Q&A with CMU’s Environmental Leaders

GCM writer, Catey Traylor sat down with two of Central Michigan University’s environmental leaders to discuss their mission to green campus through Take Back the Tap (TBTT), and the Student Environmental Alliance (SEA).

Sam shows off her assortment of reusable drink containers. (Brooke Whitten | Grand Central Magazine)

Taking Back the Tap One Bottle at a Time

Name: Sam Schleich, president of Take Back the Tap at CMU

Year: Senior

Major: Environmental Science and Political Science

Tell us about Take Back the Tap!

SS: Take Back the Tap highlights the issues consumers should be aware of when they choose to buy bottled water, including how bottled water harms the environment, how it is an unregulated industry, and how expensive it is.

What are your goals for Take Back the Tap?
SS: Take Back the Tap is aiming to pass legislation through the Student Government Association this semester that calls for a ban on the sale of bottled water at Central Michigan University starting in the fall of 2011. We are also raising money to purchase retro-fit kits for drinking fountains on campus that will make water fountains easier to use for students who are filling their water bottles.

What do you think is Take Back the Tap’s biggest challenge right now?
SS: At the moment, the biggest challenge is finding effective ways to reach out to students, staff, and faculty on Central’s campus.  That’s why we’re holding an event series called “A Week Without [Bottled] Water.” We’re asking students to boycott bottled water sales for one week on campus, instead donating the money they would have spent on bottled water to Take Back the Tap. All proceeds donated during this week will go directly towards funding retro-fit kits for next school year.

Buying and drinking from water bottles is arguably a habit for many CMU students; what is the most relevant reason you can use to encourage students to drink from the tap?

SS: The money spent buying bottled water! Each bottle of water costs an average of $1.50, whether it’s purchased in a vending machine or a convenience store on campus.  What most students don’t realize is that buying 2-3 bottles of water a week, every week during the school year, can build up. If every student thought about that before they spent $1.50 on a bottle of water, I doubt they would want to continue buying bottled water.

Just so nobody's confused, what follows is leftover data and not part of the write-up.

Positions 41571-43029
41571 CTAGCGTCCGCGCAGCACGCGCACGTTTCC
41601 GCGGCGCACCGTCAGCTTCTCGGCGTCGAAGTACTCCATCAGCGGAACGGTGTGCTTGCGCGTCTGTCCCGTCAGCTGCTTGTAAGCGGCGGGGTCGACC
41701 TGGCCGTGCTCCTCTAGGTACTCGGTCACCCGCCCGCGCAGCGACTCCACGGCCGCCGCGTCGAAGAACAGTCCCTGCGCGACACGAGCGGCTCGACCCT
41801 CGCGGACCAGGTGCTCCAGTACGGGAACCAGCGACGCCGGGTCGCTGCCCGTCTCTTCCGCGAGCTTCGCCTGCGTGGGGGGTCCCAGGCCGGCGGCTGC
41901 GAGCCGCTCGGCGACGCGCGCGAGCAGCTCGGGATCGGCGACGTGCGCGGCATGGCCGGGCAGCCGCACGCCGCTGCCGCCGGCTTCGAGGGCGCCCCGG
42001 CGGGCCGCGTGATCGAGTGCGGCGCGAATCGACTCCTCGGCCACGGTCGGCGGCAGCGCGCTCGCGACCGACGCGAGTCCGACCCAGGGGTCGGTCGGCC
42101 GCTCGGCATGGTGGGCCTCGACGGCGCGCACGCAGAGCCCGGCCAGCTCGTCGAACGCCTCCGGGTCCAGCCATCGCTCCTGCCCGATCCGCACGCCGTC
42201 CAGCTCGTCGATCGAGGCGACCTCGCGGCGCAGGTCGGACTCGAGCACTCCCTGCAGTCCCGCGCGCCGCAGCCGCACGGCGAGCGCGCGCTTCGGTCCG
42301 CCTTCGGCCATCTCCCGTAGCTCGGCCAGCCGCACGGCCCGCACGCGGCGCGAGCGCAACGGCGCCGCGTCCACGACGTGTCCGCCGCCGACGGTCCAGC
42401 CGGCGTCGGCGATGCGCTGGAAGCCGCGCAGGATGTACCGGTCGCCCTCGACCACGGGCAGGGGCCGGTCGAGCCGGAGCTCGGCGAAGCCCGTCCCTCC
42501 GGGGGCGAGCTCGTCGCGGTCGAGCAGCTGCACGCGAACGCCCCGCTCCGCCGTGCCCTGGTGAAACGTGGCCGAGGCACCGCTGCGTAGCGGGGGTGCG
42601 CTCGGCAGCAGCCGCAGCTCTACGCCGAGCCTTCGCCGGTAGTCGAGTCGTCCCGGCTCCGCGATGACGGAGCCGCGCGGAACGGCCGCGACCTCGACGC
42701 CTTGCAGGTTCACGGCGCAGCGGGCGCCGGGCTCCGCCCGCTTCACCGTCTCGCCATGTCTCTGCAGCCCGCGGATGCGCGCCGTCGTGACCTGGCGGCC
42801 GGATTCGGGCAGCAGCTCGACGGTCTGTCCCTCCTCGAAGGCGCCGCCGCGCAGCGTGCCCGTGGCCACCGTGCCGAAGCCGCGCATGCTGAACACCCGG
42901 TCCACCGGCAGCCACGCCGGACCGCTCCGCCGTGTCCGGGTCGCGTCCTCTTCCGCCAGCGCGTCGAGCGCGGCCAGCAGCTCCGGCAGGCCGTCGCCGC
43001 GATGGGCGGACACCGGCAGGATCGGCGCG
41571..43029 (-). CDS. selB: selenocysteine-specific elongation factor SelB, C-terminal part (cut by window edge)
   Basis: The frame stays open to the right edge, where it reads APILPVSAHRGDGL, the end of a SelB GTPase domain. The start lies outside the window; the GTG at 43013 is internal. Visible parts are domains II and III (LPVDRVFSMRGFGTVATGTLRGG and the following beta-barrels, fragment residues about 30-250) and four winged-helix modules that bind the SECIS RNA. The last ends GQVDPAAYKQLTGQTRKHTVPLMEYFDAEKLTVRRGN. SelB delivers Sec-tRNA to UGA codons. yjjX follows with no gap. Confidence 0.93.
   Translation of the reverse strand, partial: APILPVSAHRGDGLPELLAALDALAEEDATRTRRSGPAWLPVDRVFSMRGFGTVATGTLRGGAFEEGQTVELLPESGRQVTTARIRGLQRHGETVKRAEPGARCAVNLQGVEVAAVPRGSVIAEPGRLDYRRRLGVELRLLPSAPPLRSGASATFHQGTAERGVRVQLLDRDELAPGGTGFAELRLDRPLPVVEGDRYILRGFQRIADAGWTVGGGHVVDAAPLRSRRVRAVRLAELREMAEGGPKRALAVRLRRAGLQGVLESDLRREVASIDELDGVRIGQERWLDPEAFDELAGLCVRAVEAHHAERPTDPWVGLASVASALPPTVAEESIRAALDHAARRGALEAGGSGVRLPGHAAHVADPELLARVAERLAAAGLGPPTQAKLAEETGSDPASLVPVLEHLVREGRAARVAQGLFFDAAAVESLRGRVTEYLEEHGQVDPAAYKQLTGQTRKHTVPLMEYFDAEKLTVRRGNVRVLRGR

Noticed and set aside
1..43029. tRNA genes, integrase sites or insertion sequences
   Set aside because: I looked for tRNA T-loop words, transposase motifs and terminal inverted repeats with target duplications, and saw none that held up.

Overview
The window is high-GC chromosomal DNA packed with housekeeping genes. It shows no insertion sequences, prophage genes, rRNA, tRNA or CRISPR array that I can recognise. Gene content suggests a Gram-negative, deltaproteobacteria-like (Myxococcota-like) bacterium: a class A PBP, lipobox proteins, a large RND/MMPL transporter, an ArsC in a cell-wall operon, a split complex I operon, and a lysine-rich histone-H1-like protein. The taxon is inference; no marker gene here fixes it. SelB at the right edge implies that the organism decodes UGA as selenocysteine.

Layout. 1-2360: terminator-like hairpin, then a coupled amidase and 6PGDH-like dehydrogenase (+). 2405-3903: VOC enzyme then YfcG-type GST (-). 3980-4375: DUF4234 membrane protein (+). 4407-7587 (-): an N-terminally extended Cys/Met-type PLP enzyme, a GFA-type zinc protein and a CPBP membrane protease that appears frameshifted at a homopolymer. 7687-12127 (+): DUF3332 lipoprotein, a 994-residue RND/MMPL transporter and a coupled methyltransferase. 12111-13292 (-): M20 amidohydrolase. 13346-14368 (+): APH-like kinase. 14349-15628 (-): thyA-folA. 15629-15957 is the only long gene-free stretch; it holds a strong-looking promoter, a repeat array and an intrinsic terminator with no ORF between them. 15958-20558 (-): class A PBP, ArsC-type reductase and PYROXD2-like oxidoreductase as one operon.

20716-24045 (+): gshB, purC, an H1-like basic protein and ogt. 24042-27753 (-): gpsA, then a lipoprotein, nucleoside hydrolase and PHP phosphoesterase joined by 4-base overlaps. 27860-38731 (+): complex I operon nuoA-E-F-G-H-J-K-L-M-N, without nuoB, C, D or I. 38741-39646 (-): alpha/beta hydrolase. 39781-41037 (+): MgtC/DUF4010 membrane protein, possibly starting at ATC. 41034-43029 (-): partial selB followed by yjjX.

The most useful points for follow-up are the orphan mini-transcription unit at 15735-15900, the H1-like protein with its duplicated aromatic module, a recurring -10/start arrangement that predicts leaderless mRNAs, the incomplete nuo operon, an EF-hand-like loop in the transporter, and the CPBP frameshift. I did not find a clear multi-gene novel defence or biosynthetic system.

Who hasn't seen Take Back the Tap's stickers plastered all over campus? (Brooke Whitten | Grand Central Magazine)

You’ve featured a lot of film showings thus far. Are there any other educational methods you want to use in the near future?

SS: Week Without [Bottled] Water series, beginning April 18 and ending April 23 will be our largest community outreach. On Monday, April 18, TBTT will screen Tapped at 7PM in the UC Auditorium.  On Tuesday, April 19, TBTT will host a panel of speakers both for and against ending the sale of bottled water at CMU. Both Wednesday and Thursday, April 20-21, TBTT members will be at a variety of locations around campus getting petition signatures signed.  On Earth Day, Friday April 22, TBTT will be at the Earth Day celebration put on by the Student Environmental Alliance in the courtyard between Pearce and Anspach Halls. We’ll be holding a taste test, asking if individuals can tell the difference between bottled and tap water.  Finally, TBTT will be on site at the Chip River Run, Saturday April 23, to hand out water to runners and help educate the general Mount Pleasant community about how water privatization and bottled water affect communities and the environment. At all of these events TBTT will be collecting donations to help fund the purchase of retro-fit kits for water fountains next semester.